“There is less disease impact if you have different species of trees,” noted Gordon. “So if a disease does come through an area, it doesn’t impact all the trees.”
They identified specific areas of concern, finding clusters of maples and birches in poor health, which could pose hazards to cars and pedestrians. They concluded that city planners could enhance the urban forestry environment by spacing out trees of the same species and selecting smaller, deciduous trees with root structures unlikely to disturb paved surfaces.
In all, 20 students presented their findings for nine separate projects that included mapping the Whitefish Trail system and identifying the distribution of Whitefish’s urban bird populations.
Students Haley Burger and Barrett Gray proposed a map of possible public recycling locations within the town, noting that 75 percent of all waste is recyclable but only about 30 percent gets recycled.
They offered two budget-sensitive alternatives: One would add 12 recycling bins to create a 1.2-million-square foot area in which people would be within 200 feet of a bin at all times; the second would add six bins for a 900,000-square-foot coverage area.
“We used the GIS buffer tool, then calculated the area of the buffers and transferred the map online,” Burger explained.
“GIS was very helpful for the development and visualization of our proposal,” added Gray.
The work was made possible by grants from the Glacier National Park Conservancy, Plum Creek, the Whitefish Community Foundation and other partners, who offered money for GPS equipment, the GIS program and the powerful laptops required to run it.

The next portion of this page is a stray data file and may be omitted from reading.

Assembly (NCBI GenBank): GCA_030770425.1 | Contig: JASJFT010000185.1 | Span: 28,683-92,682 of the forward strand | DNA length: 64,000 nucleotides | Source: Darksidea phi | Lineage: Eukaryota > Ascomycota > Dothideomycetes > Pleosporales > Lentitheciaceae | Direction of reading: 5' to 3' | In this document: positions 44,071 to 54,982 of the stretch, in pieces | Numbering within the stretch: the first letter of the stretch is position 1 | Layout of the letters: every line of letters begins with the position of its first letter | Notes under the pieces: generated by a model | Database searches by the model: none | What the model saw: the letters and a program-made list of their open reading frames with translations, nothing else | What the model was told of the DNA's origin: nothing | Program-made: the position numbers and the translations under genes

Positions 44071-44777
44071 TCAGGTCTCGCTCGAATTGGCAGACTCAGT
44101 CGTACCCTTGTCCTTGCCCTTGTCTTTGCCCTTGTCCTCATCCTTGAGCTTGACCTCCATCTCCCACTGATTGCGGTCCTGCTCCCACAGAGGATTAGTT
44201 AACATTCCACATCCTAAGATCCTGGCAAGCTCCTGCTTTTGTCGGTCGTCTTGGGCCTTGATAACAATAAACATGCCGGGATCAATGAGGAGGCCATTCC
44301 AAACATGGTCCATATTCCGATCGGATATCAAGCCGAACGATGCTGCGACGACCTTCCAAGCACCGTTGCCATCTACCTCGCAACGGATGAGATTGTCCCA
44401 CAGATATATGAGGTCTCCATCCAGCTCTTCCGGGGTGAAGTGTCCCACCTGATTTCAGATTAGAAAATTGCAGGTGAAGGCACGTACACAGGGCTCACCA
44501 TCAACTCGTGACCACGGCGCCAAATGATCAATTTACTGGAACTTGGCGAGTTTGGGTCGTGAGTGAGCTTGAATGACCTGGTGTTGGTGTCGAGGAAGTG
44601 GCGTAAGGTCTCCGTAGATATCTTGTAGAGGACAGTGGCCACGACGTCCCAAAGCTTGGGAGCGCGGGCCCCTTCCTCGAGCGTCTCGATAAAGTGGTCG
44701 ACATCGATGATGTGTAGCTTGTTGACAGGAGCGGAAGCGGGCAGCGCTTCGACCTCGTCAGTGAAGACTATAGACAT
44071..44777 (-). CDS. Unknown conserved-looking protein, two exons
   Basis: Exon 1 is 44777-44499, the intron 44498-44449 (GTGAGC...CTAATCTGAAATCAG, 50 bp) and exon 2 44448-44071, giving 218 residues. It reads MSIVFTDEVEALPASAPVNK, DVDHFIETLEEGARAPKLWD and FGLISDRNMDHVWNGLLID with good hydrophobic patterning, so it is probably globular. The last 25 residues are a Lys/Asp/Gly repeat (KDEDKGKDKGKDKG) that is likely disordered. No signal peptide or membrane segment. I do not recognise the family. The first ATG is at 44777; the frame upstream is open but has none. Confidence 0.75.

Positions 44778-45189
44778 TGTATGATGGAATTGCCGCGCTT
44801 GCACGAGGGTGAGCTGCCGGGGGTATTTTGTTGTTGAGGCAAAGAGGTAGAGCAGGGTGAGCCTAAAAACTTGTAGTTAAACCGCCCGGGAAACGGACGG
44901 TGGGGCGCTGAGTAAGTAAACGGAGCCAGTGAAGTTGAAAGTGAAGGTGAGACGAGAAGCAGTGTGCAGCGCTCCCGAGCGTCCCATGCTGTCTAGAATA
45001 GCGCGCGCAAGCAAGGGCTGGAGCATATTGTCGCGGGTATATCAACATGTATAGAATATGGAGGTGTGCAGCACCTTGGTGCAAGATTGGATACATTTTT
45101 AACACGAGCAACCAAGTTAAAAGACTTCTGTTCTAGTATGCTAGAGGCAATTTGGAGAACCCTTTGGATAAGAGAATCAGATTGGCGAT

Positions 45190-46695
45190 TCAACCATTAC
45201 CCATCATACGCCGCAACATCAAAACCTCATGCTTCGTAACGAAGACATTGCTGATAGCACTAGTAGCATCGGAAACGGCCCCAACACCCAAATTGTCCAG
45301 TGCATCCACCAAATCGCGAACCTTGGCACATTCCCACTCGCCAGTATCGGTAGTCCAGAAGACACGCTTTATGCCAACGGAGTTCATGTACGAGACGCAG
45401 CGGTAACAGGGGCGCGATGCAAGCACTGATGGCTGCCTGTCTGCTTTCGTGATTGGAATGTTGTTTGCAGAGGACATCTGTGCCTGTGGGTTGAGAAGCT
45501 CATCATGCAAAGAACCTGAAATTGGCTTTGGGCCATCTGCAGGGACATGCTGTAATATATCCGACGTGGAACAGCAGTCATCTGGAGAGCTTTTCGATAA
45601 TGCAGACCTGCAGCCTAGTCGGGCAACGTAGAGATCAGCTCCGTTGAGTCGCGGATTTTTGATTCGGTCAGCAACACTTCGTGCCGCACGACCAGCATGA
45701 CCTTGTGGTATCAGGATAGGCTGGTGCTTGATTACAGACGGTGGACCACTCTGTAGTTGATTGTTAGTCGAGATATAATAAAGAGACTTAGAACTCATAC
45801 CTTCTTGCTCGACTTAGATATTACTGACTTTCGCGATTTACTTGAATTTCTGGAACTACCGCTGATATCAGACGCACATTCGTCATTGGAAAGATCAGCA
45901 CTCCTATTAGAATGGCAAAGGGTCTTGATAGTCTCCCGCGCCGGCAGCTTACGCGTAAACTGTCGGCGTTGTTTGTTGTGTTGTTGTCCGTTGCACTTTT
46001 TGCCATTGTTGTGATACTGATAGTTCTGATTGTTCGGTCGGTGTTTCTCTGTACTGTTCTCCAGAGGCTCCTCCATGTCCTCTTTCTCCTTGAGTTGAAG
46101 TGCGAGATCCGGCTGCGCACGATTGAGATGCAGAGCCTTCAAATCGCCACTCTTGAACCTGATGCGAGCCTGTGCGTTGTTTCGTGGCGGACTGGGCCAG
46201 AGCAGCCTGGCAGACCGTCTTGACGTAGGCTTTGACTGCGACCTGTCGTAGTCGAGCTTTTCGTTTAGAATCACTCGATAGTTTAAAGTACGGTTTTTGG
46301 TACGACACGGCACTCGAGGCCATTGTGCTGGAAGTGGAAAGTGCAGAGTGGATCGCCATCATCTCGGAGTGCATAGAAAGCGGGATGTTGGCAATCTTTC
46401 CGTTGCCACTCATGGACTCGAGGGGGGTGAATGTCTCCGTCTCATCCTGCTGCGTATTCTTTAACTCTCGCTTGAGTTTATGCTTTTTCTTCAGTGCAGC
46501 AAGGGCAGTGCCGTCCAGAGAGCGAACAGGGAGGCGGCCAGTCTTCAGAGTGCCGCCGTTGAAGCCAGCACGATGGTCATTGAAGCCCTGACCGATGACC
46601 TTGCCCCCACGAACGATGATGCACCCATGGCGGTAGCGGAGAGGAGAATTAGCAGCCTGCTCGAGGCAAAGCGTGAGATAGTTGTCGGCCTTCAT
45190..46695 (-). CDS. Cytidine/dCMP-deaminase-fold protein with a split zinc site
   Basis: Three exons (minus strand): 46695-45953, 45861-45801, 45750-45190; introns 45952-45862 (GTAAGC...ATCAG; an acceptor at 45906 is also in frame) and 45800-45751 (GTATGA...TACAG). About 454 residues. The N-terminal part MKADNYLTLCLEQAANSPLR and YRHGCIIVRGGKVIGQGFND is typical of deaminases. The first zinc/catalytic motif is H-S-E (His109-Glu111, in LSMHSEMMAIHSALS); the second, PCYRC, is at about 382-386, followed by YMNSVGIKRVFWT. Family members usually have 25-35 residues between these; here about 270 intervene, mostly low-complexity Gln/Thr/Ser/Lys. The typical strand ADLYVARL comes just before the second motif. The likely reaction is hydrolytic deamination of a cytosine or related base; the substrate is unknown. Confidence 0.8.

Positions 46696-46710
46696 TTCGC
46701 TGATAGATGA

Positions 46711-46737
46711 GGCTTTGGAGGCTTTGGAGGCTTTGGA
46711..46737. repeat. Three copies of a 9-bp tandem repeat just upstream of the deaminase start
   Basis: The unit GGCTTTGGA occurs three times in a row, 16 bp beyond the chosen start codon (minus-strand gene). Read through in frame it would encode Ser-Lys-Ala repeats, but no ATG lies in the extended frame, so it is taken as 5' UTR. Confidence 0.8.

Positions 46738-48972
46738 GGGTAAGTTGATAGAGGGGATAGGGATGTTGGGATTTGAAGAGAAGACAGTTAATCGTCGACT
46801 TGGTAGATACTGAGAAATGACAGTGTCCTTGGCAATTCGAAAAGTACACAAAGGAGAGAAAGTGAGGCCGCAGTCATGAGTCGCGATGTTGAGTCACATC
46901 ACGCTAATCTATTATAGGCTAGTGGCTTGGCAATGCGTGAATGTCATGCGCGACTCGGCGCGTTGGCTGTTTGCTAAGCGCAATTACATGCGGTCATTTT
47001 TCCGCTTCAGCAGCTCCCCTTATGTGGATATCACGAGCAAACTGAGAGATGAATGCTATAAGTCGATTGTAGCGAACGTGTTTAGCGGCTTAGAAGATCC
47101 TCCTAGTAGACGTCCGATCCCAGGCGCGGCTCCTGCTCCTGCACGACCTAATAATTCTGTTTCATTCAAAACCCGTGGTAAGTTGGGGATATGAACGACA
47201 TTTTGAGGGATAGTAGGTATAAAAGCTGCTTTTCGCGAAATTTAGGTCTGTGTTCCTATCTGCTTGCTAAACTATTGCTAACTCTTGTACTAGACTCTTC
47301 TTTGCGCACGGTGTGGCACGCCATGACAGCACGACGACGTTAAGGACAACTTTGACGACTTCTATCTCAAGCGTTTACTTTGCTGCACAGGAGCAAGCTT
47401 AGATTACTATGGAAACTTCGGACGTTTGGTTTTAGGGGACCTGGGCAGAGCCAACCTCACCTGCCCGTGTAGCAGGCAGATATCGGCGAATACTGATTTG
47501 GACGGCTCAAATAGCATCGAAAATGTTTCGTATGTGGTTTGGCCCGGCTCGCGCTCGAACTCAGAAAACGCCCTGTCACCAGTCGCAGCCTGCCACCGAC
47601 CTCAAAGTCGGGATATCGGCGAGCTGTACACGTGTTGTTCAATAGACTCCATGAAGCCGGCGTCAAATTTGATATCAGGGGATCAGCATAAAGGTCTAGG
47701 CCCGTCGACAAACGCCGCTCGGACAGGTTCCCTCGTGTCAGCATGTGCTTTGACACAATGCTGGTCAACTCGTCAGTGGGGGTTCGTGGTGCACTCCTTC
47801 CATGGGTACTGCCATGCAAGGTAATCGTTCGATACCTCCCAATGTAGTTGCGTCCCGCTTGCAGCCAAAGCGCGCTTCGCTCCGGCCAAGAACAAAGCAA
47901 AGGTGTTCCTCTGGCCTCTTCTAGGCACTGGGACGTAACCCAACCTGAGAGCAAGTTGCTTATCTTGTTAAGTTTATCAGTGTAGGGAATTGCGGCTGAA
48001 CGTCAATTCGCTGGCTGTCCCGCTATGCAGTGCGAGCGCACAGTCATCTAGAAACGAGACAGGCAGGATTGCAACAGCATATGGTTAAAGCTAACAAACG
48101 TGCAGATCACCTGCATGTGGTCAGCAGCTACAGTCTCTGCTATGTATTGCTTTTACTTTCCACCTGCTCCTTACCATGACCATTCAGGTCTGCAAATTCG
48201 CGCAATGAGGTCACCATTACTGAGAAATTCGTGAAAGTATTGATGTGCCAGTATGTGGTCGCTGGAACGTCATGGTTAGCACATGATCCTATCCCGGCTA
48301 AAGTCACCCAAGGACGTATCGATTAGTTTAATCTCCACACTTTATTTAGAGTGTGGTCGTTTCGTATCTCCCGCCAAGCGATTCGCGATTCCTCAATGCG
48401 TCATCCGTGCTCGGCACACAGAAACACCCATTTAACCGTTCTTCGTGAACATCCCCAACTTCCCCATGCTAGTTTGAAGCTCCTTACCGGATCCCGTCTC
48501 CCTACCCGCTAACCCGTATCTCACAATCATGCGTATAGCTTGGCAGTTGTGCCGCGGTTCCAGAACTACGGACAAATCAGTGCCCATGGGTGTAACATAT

Park geographer Richard Menicke also volunteered his expertise, visiting the school once a week as a co-instructor and helping Sawtelle reach a level of comfort with the program the summer before.
He said he had been interested in helping students get a grant for GIS for a few years, and after connecting with Sawtelle, who lives in the same neighborhood, the two were able to get the fledgling program off the ground.
“A couple of the students are interested in wildlife biology and some of the natural sciences,” he said. “They recognize that GIS is the tool they will need to converse in to pursue that profession.”
Regardless of whether they pursue GIS-related coursework or careers after they graduate high school, Menicke said he was impressed at how quickly the students picked up the complex technology.
“The beauty of this, teenagers are growing up with technology, so they have these point-and-click expectations and it’s all become very intuitive for them,” he said, adding he had more than 25 years of experience in GIS.
“That are very fast learners, and even in this class I’ve seen some of the kids stretch the technology like I couldn’t have imagined. They expect it to work instantly, and they’re quick to stretch it to where they want it.”
Reporter Samuel Wilson can be reached at 758-4407 or by email at email@example.com.